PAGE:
New York CNN Business  — 

After a roller coaster 24 hours for Facebook — in which a whistleblower lodged damning claims at at the site, its stock fell 5% and the company suffered a more than five-hour outage across its most popular apps — the spotlight has shifted to Congress and what, if anything, lawmakers are willing to do to rein in the social media behemoth.

The upshot of the whistleblower’s claim: Facebook not only knows that its platform encourages angry, hateful, demonstrably false content, but it is prioritizing that content to keep readers engaged. The company is choosing “profit over safety,” according to Frances Haugen, the former Facebook product manager who worked on civic integrity issues.

Now, Haugen is bringing her case to Washington, pleading with lawmakers not to shut down Facebook or force it to break up — but simply to get serious about regulating it. The reality is that in nearly two decades, Congress has shown it’s barely capable of directing Facebook to the bathroom.

“The severity of this crisis demands that we break out of previous regulatory frames,” she said in her opening statement Tuesday.

Facebook’s leadership, she says, are the only ones who know how to make its platforms safer, but they have “put their astronomical profits before people.” They won’t do the right thing until they’re forced to.

It’s hard to overstate the shock value of Haugen’s testimony and the reams of internal documents she leaked to the Wall Street Journal. It’s one thing when outside researchers say your company is causing harm, but quite another when your own internal reports say your products are actively hurting teenagers and propagating Covid-19 vaccine lies that could kill people.

Frances Haugen, a former Facebook product manager, speaks with Scott Pelley during a "60 Minutes" interview that aired on October 3.

Her disclosures are important because they’re forcing the world to question how Facebook, and other tech giants for that matter, are being held accountable for their actions.

For its part, Facebook has pushed back against the Journal’s reporting, calling many of the claims “misleading” and arguing that its apps do more good than harm.

Why Facebook’s gotten a pass

Public pressure alone won’t get Facebook to change. If shame were enough, Facebook would have changed after the 2016 election. Or the Cambridge Analytica scandal. Or the 2020 election.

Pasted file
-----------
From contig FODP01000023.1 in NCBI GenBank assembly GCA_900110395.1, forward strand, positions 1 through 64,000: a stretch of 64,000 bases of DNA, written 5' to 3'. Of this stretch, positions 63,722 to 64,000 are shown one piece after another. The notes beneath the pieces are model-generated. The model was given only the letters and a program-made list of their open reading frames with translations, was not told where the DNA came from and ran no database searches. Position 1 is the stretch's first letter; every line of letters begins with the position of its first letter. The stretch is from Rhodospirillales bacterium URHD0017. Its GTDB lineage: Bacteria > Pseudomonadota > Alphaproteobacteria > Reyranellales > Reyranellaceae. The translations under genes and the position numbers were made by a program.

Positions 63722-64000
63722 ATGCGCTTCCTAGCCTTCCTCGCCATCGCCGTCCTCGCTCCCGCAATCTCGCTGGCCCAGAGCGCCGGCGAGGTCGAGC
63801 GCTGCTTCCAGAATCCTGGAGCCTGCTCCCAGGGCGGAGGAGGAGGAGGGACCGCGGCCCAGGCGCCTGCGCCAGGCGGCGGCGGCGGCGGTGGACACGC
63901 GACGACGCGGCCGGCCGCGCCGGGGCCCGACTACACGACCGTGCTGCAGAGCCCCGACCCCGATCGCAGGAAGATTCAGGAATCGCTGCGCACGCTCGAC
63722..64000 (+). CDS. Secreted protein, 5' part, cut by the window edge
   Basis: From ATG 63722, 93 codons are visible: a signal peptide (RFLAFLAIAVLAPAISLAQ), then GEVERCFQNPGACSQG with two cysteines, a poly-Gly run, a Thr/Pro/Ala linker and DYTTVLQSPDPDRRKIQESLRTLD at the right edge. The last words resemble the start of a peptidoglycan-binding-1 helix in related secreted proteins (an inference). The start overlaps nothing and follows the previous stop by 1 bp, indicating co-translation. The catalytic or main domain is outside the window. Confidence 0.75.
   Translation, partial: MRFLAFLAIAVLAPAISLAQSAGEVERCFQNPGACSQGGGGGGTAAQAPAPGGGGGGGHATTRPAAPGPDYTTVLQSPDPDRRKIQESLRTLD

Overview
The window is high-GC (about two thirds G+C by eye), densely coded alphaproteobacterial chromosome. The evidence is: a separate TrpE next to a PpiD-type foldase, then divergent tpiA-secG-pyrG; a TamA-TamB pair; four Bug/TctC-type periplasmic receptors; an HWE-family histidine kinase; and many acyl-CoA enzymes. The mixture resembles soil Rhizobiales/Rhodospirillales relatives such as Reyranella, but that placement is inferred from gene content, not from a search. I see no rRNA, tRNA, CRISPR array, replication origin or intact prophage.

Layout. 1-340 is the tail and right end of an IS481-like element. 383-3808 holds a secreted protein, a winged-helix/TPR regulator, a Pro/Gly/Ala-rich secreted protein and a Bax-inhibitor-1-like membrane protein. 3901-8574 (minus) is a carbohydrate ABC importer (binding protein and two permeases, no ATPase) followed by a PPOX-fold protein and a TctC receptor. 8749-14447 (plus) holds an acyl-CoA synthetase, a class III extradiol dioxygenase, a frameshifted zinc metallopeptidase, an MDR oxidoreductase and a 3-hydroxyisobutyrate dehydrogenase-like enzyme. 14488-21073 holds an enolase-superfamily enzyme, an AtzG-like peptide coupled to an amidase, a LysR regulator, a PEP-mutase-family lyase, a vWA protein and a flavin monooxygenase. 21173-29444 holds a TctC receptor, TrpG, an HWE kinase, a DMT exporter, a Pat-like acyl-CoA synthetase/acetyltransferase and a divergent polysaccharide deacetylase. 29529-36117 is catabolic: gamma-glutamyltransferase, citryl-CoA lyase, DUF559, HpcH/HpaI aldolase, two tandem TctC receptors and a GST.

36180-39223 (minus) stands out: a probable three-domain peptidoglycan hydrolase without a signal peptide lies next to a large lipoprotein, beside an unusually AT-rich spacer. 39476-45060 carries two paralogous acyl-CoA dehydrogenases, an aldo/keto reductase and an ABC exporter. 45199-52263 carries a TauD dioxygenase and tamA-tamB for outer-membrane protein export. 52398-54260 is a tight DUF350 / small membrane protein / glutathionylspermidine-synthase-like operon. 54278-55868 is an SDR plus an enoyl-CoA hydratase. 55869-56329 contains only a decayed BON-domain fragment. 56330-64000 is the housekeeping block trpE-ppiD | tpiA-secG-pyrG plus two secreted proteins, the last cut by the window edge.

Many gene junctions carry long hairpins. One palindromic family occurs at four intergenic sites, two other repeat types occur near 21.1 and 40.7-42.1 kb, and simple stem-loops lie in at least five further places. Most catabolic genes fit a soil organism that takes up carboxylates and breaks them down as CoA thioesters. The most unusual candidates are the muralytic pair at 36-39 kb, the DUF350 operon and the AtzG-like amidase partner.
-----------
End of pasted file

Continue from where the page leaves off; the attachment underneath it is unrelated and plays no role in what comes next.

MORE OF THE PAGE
Even when dozens of major brands pulled their advertising over Facebook’s lax approach to regulating hate speech, the company barely felt a ding. Its stock is up 54% since that time (while the tech-heavy Nasdaq is up just over 48% in the same period).

So it’s up to Washington to fix Facebook. And that’s no easy task, even if Congress weren’t hamstrung by its own internal squabbling and the looming threat of America’s first-ever debt default.

Part of the problem with regulating Facebook is that lawmakers and regulators are feeling around in the dark for a solution to a problem society has never faced before. To borrow Haugen’s metaphor, it’s like the Transportation Department writing the rules of the road without even knowing that seat belts are an option.

And Facebook’s structure is uniquely murky, even among tech companies, according to Haugen.

“At other large tech companies like Google, any independent researcher can download from the Internet the company’s search results and write papers about what they find,” she said. “But Facebook hides behind walls that keep researchers and regulators from understanding the true dynamics of their system.”

Why this could be a turning point

But let’s put on our rose-colored glasses for a moment.

Haugen’s claims are different than past revelations about Facebook, in part because she filed a whistleblower claim with the Securities and Exchange Commission, accusing the company of misleading investors. One internal document cited by the Journal spelled it out so bluntly you have to wonder who had the audacity to put it on paper: “We are not actually doing what we say we do publicly.”

That is, needless to say, a big no-no for a publicly traded company.

The sheer scale of the documents Haugen provided to journalists and members of Congress — thousands of pages, some of them attorney-client-privileged, according to the Journal — also make her case unique.

Those documents offer some of the most knock-your-hair-back evidence that Facebook is responsible for real, tangible harm, including worsening body-image issues among teens on Instagram, allowing misinformation to flourish and allowing celebrities or other public figures flout Facebook’s content regulations, according to the Journal.

It’s something of an Erin Brockovich moment — the Big Company knows it is poisoning the water, but it’s turning a blind eye. The question now: Will Congress do anything about it?